Bearing Arms … Against Bears
Justice Kennedy thinks D.C. residents need protection—from grizzlies.
With all due respect to those who complain that the justices on the Supreme Court are too secretive, and for those who wish, perhaps, that David Souter was more like David "West Side Days Inn" Paterson, oral argument today in District of Columbia v. Heller offers up a bounty of alarming personal revelations. The least of which is that judges are completely political. But who knew that a case testing the scope of the Second Amendment's "right to bear arms" would smoke out a secret side of Justice Anthony Kennedy? A side so intensely protective of his right to self-defense that he makes—as I count—four separate references to some mythical "remote settler" who—at the time of the framing of the Constitution—would have needed a gun to "defend himself and his family against hostile Indian tribes and outlaws, wolves and bears, and grizzlies."
Who could have known that growing up in the wilds of Sacramento, Calif., fostered in Kennedy such romantic nostalgia for the good old days of grizzly hunting?
Kennedy is of course the court's consummate romantic, but there is little romance to be found in parsing Ye Olde Constitution. That is what today is about, however. That and the abandonment of every principle of strict construction, federalism, and judicial modesty in which the Roberts Court ever purported to believe.
Give or take some commas, the Second Amendment provides that: "a well regulated Militia, being necessary to the security of a free State, the right of the people to keep and bear Arms, shall not be infringed." The constitutional question is whether that first clause limits the right to bear arms to a citizen militia, or whether the militia language represents a bit of constitutional phlegm standing between you and your full-throated right to bear arms. The courts have tended to go for the former approach, but, then, they have also neglected this whole issue for decades. Last year, the court of appeals for the District of Columbia used the individual-rights rationale to strike down D.C.'s gun law—which all but bans handguns and requires permitted firearms to be stored unloaded and trigger-locked.
There is a second question the court must face—about which standard it might use to evaluate gun laws—but that is a pragmatic question that might get in the way of all this romantic close-reading of 18th-century text, so the justices largely avoid it.
Arguing in favor of the District of Columbia today is former acting solicitor general (and Slate contributor) Walter Dellinger, and when he gets personal, it's to tell the justices where he goes to buy a trigger lock (17th Street Hardware) and how long it takes him to remove it—say, in the event of an attack by a grizzly bear (three seconds).
Dellinger opens by whooshing us back in time to the framers, who, he says, used the words "bear arms" to mean "rendering a military service." Chief Justice John Roberts immediately asks why the framers wrote "the right of the people" if they merely meant "the right of the militia." Justice Kennedy spoils any suspense by telling Dellinger, in the form of a question, that he has no problem "de-linking" the two clauses to read the first as "reaffirming" the right to a militia and the second as enshrining a right to bear arms. Justice Antonin Scalia does Kennedy one better and contends that the two phrases "go together beautifully." That's five votes to create a fundamental right to bear arms, only eight minutes into the argument.
Dellinger warns that for the court to view the Second Amendment as conferring "a fundamental liberty interest"—unmoored from the militia rationale—risks undermining state and local government regulations on guns. When Kennedy goes even further back in time to the English bill of rights in 1689, Scalia starts fretting about the Scottish highlanders and Roman Catholics, for whom he worries in the manner of Kennedy and the grizzly bears.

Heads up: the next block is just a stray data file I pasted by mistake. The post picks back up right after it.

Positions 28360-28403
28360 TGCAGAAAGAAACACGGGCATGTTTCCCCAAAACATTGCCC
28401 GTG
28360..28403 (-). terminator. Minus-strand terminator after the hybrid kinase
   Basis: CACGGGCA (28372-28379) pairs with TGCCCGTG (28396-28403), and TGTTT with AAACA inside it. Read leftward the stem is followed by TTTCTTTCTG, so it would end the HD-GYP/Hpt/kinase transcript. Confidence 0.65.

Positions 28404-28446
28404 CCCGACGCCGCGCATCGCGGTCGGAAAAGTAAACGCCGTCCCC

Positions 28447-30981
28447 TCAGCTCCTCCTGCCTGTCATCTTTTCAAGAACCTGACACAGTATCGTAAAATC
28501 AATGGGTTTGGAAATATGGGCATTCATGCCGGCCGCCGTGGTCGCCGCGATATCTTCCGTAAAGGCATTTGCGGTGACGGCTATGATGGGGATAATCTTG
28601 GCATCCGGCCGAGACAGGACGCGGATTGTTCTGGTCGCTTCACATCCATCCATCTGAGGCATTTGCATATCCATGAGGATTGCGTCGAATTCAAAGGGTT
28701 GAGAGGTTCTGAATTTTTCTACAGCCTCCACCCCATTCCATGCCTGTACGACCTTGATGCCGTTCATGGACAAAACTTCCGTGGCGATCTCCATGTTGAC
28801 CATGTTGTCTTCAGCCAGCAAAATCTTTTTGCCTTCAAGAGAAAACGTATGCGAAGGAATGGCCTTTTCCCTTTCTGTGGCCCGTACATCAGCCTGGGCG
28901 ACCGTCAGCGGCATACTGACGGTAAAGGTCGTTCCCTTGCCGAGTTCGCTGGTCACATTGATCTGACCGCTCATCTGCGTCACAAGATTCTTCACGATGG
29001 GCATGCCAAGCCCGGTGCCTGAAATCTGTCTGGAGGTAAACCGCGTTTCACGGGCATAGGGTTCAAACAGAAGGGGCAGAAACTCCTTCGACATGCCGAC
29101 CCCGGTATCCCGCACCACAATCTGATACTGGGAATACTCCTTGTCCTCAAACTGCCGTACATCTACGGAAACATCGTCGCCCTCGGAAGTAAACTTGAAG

Dellinger attempts to shift from arguing about the romantic nature of the right to bear arms to the reasonableness of the D.C. gun regulations, but the chief justice is quick to cut him off: "What is reasonable about a total ban on possession?"
Dellinger replies that the handgun ban is only on "one kind of weapon that's considered especially dangerous," to which Roberts retorts, "So if you have a law that prohibits the possession of books, it's all right to ban newspapers?" Dellinger replies that the rifles and shotguns permitted under the D.C. ban are sufficient to carry out the purposes of the gun owner. He adds that the rationale used by the D.C. appeals court would make it harder for "machine guns or armor-piercing bullets" to be regulated.
Scalia disagrees emphatically. He says the D.C. court defined arms to include "the kind of weapon that was common for the people to have. I don't know that a lot of people have machine guns or armor-piercing bullets." Dellinger contends that handguns can be more dangerous than other guns. They can be "taken into schools, into buses, into government office buildings." Samuel Alito and Dellinger then tussle over whether there is a self-defense exception to the D.C. law, and, as has happened rather frequently on Roberts' watch, Dellinger is given extra time to finish his argument. Dellinger asks the court to avoid turning every phrase of the Second Amendment into a "libertarian right." A well-regulated militia isn't about everyone owning a gun willy-nilly. The Constitution does not create some kind of sacred, fundamental right to guns. If there's a right here at all, he says, it's at the "penumbra of the periphery" of the Constitution: in a shack behind the river where the other unenumerated rights huddle.
Dahlia Lithwick writes about the courts and the law for Slate.
Photograph of a gun by Stockbyte. Photograph of semi-automatic pistol on the Slate home page by Ali Al-Saadi/AFP/Getty Images.